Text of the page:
rights doctrine’s narrowness. In Lawrence v. Texas,14 the Court found a Texas
statute criminalizing sexual relations between persons of the same sex to be
an unconstitutional restriction on liberty under the Due Process Clause of
the Fourteenth Amendment.
Thus far, federal district courts have rejected these arguments, but partially
(at least with regard to the Commerce Clause) because those courts perceived
themselves to be bound by prior Ninth Circuit precedent.15 The medicinal cannabis
cases were recently argued before two different panels of the Ninth Circuit,
and the parties are awaiting the panels’ rulings. It may be that the CSA does
not, after all, comprise a totally “closed” system for the distribution of
all controlled substances.
The Role of Proposition 215
Enacted by 56% of the electorate in November 1996, Proposition 215, or the
Compassionate Use Act, codified at Health & Safety Code section11362.5,
stands in stark contrast to the narrow constraints of federal law. Proposition
215 authorizes a seriously ill patient (and the patient’s “primary caregiver”),
who has the oral or written approval or recommendation of a physician, to
cultivate and/or possess cannabis for medical purposes. A recent California
Attorney General opinion states that the term “marijuana” in the initiative
includes concentrated cannabis, i.e., hashish.16
At first glance, one might think that the initiative must be inconsistent with
federal law and hence, under the Supremacy Clause, invalid. However, Proposition
215 merely abrogates the State’s own criminal laws prohibiting cultivation
and possession of cannabis, as they apply to qualifying patients/primary caregivers.
The State is unquestionably free to abolish its own laws without running afoul
of the Supremacy Clause. Nevertheless, although Proposition 215 is not itself
in conflict with federal law, patients, primary caregivers, cannabis dispensaries—and
in some cases, even physicians-who act in accordance with its text and purpose,
may still be at risk of federal prosecution or other sanction.
Prop 215’s Protections
Soon after enactment of Proposition 215, many commentators, as well as state
and local law enforcement personnel,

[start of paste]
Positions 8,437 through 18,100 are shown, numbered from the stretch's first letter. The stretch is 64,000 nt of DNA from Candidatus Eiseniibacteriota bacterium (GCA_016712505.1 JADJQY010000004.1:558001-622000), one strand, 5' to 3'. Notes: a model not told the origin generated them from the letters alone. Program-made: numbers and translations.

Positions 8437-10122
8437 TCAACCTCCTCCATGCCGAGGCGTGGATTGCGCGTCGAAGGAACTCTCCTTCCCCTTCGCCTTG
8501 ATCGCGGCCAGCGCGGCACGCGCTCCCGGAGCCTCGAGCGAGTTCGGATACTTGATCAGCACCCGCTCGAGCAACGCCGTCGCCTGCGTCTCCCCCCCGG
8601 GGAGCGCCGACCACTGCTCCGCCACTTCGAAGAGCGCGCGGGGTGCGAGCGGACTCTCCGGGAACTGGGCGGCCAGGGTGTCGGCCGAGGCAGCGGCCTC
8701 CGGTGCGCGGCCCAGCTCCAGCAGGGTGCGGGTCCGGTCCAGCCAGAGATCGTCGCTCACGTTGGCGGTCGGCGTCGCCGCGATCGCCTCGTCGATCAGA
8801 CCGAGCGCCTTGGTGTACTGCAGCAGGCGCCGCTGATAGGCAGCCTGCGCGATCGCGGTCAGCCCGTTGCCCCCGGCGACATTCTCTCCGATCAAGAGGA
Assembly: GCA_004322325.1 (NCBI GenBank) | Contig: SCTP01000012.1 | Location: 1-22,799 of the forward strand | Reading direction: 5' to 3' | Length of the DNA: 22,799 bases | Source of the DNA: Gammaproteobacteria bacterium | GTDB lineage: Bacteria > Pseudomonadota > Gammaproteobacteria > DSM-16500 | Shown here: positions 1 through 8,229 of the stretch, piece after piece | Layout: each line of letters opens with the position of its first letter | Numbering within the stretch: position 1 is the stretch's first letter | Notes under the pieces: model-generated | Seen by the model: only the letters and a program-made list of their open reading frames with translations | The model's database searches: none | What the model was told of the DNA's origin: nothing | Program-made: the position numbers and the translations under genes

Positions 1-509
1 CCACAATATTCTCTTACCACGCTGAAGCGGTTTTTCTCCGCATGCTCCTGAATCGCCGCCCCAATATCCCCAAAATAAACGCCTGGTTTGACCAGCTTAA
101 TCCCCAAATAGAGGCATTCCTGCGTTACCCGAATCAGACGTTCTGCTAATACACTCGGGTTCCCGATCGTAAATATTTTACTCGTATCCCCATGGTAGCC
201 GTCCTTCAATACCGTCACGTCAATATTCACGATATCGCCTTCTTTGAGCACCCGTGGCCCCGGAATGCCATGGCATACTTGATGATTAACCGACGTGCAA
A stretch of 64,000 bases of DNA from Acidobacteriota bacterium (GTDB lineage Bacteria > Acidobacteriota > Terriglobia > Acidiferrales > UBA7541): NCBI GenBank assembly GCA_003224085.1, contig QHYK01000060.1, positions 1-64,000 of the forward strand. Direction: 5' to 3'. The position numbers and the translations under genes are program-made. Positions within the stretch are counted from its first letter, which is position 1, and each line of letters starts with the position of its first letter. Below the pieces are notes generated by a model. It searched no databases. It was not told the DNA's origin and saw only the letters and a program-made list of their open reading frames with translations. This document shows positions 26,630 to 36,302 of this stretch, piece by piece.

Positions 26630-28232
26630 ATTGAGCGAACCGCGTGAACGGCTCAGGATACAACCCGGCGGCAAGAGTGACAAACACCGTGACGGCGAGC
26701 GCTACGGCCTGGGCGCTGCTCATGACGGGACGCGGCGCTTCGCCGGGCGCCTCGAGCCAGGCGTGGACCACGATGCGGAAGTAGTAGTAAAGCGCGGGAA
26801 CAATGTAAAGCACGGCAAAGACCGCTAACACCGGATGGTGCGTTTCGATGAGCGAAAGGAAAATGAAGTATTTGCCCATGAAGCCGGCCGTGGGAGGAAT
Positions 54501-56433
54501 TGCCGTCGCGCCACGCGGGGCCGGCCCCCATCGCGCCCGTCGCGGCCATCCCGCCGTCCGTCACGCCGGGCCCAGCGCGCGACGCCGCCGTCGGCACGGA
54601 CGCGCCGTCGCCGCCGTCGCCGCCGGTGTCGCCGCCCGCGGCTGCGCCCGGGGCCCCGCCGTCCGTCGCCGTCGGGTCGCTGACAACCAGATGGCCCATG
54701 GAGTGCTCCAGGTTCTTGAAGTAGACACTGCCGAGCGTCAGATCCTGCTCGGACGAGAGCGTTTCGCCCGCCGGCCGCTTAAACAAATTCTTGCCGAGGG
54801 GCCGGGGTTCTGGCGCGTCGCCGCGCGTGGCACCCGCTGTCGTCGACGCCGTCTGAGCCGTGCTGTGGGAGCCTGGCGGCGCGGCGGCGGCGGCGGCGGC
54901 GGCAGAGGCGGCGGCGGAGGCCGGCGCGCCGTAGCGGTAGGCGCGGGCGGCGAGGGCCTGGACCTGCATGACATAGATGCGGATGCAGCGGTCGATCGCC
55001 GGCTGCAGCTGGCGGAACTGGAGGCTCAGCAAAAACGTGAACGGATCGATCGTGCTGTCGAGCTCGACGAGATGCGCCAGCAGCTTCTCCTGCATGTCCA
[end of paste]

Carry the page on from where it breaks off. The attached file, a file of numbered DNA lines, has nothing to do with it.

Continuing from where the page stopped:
In many counties, patients who clearly possessed
physicians’ recommendations were arrested and forced to stand trial.
concluded that the initiative provided only an affirmative defense,
which the patient-defendant would have to raise at trial. Accordingly,
in many counties, patients who clearly possessed physicians’ recommendations
were arrested and forced to stand trial. Patients, by contrast, argued
that they were entitled to complete immunity from arrest and prosecution.
This uncertainty was finally resolved by the California Supreme Court in People
v. Mower .17 In Mower, the Court ruled that a patient may raise his/her status
as a patient or primary caregiver
1) as a basis for moving to set aside an indictment or information before trial
on the ground of the absence of reasonable or probable cause to believe that
he/she is guilty or
2) as an affirmative defense at trial. The Court further ruled that, although
the patient-defendant has the burden of proof regarding the facts of his/her
status, he/she need only raise a reasonable doubt as to his/her guilt, rather
than having to prove his/her status by a preponderance of the evidence. In
so doing, the Court also reaffirmed the validity and vitality of Proposition
The ballot arguments and the text of the initiative indicate that the law was
intended to apply to seriously ill patients. Proposition 215 specifies a
number of serious diseases and conditions that are effectively presumed to
constitute “serious illness” for which treatment with medicinal cannabis
is appropriate —cancer, anorexia, AIDS, chronic pain, spasticity, glaucoma,
arthritis and migraine. However, the Act is not limited only to these enumerated
conditions. Rather, the Act applies with equal effect to any seriously ill
patient if 1) the person suffers from “any other illness for which marijuana
provides relief” and 2) a physician has determined that the person’s health